Obama calls G-20 “rift” over global crisis a “phony debate”

Obama today said there is no conflict between the goals of increased spending and greater regulation, calling it a “phony debate.”

Bloomberg | Mar 14, 2009

Obama Denies G-20 Rift Over How Best to Handle Global Crisis

By Kim Chipman

March 14 (Bloomberg) — President Barack Obama dismissed suggestions that the U.S. and some European allies disagree on how best to combat the deepening global recession as leaders of the world’s biggest economies prepare for a summit next month.

“There’s no conflict or contradiction between the positions of the G-20 countries and how we’re going to be moving forward,” Obama said today in a news conference with Brazilian President Luiz Inacio Lula da Silva. “There’s going to be a difference in details. Those are being worked on right now. I expect to have a productive meeting.”

Finance ministers from the Group of 20, which comprises the biggest developed and emerging economies, ended a meeting today in London without making an explicit commitment to increased government spending to stimulate growth, as the U.S. had been urging. Instead, the group pledged a “sustained” effort to clean up the non-performing assets that are burdening the balance sheets of banks and freezing lending.

U.S. Treasury Secretary Timothy Geithner approached the G- 20 meeting by lobbying his opposite numbers to follow the U.S. in injecting fiscal stimulus equivalent to at least 2 percent of their economy’s gross domestic product this year. European officials argued they had already spent enough, had bigger social safety nets and didn’t want to blow out budgets. European leaders have also stressed the need for greater financial regulation.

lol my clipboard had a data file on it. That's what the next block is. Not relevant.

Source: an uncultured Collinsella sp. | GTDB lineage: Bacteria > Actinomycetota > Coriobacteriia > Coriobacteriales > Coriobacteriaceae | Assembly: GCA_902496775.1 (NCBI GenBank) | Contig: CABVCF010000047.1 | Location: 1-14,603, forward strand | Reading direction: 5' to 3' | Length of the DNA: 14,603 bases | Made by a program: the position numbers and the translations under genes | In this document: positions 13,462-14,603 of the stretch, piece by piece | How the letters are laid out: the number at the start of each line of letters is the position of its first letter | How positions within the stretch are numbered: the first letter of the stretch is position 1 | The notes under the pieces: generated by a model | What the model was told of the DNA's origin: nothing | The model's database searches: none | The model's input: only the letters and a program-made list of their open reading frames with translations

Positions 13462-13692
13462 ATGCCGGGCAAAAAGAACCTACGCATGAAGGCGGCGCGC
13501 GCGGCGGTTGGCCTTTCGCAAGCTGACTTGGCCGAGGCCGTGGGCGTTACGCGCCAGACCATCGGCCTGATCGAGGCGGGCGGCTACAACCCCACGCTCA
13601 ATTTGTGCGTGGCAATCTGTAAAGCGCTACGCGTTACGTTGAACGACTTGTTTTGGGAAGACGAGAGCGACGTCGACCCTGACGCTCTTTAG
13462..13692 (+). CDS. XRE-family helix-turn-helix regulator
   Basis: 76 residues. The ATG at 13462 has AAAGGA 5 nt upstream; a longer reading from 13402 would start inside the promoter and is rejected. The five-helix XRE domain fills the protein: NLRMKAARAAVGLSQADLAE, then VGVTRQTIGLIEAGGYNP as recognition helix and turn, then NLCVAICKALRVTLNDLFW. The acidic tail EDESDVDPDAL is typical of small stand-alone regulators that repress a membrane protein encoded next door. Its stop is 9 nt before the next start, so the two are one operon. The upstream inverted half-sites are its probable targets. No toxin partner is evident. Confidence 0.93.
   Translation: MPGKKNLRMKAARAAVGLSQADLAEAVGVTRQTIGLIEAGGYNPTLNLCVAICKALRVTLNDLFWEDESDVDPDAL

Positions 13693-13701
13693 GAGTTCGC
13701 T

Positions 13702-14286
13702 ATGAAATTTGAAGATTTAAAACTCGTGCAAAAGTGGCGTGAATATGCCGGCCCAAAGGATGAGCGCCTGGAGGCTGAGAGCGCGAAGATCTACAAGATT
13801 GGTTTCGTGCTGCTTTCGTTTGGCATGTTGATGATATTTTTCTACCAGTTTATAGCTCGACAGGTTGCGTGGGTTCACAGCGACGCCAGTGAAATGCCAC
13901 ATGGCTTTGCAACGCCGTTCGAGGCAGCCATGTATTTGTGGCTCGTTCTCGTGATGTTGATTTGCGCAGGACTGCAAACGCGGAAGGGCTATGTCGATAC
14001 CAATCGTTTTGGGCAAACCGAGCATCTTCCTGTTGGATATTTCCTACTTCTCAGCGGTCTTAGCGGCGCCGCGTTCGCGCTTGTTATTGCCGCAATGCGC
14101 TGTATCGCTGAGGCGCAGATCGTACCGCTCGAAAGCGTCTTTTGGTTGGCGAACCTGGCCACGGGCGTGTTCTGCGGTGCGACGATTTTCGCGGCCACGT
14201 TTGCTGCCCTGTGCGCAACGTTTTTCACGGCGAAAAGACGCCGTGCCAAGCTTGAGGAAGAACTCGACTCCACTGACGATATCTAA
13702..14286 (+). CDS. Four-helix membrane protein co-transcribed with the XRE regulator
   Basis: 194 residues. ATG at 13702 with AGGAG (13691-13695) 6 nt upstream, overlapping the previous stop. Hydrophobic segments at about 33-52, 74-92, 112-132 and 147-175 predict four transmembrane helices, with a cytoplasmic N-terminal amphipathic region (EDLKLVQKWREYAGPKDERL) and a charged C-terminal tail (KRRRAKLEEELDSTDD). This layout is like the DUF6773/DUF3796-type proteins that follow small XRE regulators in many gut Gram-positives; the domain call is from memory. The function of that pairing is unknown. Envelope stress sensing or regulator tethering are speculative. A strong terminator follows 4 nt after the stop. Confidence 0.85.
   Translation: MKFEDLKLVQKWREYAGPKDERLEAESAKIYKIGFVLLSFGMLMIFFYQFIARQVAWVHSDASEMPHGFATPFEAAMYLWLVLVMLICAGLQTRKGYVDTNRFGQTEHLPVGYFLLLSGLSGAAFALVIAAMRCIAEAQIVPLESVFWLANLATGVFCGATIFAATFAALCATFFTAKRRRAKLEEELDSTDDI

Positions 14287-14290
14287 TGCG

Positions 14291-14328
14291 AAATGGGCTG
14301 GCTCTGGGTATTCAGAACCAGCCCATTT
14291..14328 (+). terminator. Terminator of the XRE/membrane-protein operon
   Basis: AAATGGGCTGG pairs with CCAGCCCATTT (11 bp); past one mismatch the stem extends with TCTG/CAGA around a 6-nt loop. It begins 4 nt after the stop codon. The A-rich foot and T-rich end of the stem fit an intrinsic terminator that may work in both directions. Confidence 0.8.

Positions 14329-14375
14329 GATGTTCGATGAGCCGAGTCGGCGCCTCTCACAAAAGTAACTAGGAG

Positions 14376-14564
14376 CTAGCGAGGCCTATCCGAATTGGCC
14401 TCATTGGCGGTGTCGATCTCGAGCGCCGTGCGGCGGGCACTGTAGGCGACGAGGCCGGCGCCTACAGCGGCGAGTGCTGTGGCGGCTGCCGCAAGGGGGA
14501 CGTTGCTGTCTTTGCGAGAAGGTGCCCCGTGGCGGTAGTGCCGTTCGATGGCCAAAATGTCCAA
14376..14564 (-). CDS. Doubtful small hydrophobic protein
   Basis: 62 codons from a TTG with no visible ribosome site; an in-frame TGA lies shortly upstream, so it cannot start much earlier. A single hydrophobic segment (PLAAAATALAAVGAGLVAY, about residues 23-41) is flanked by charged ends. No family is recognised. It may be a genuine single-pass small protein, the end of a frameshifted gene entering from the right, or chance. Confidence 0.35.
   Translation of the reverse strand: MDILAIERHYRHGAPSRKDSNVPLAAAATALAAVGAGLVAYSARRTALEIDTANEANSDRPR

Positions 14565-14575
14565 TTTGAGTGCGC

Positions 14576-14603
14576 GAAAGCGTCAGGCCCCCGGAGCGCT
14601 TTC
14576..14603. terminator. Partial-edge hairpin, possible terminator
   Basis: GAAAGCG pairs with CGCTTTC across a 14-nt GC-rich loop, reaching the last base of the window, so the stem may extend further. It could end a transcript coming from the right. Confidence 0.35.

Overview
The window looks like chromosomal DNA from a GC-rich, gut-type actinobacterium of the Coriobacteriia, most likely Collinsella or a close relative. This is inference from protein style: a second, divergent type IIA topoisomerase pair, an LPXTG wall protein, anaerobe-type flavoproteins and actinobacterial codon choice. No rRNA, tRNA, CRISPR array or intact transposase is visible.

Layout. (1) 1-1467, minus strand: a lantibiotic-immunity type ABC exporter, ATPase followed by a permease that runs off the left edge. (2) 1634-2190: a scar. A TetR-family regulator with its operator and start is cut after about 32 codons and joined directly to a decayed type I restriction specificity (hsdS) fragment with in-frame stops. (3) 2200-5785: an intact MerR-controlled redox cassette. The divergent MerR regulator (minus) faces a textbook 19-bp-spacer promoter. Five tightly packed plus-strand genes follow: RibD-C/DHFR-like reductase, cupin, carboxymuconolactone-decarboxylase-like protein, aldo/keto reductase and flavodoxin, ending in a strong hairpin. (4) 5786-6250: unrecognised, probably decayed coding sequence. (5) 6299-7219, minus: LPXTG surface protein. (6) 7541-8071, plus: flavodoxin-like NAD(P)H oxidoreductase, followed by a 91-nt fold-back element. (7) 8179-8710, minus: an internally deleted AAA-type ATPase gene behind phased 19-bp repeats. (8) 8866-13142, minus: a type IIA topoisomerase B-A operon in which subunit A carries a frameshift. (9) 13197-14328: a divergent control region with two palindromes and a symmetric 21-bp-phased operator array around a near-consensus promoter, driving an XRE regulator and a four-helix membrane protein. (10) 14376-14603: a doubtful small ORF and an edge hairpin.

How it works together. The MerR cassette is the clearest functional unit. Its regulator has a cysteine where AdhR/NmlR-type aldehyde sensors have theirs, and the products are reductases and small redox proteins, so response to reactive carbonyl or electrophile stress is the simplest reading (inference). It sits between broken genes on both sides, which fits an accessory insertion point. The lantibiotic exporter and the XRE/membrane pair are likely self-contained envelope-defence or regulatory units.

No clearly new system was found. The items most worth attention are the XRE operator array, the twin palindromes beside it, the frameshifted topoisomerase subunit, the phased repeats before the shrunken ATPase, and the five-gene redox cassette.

London Summit

The finance ministers’ meeting was held in preparation for a G-20 summit scheduled to take place in London on April 2. The group comprises the world’s largest developed and emerging economies.

Obama today said there is no conflict between the goals of increased spending and greater regulation, calling it a “phony debate.”

“I can’t be clearer in saying that there are no sides,” Obama said.

The Democratic president, who pushed a $787 billion stimulus package through Congress last month as part of his broader plan to jumpstart the economy with tax cuts and new government spending, stressed his support for rewriting the rules overseeing the country’s financial system.

“We have to do financial regulation, and nobody is going to be a more vigorous promoter of the need for a reform,” he said, adding that he expects such efforts will occur within individual countries as opposed to joint efforts.

“There’s going to need to be coordination between the various countries,” he said.

Monitoring Board

Obama noted that some European nations have increased spending in an attempt to boost their economies. He said there should be an international oversight board “that is accounting for how much stimulus is taking place out there.” That way, “various foreign ministries can keep track of what’s happening with respect to global demand.”

Officials within the Obama administration have repeatedly said they aren’t solely focused on a larger stimulus and seek to impose curbs on markets to prevent future turmoil.

White House National Economic Council Director Lawrence Summers said in Washington earlier this week that the administration will announce details of its plan to overhaul banking rules in the next few weeks.

G-20 members are Argentina, Australia, Brazil, Canada, China, France, Germany, India, Indonesia, Italy, Japan, South Korea, Mexico, Russia, Saudi Arabia, South Africa, Turkey, the U.S., the U.K. and the European Union.

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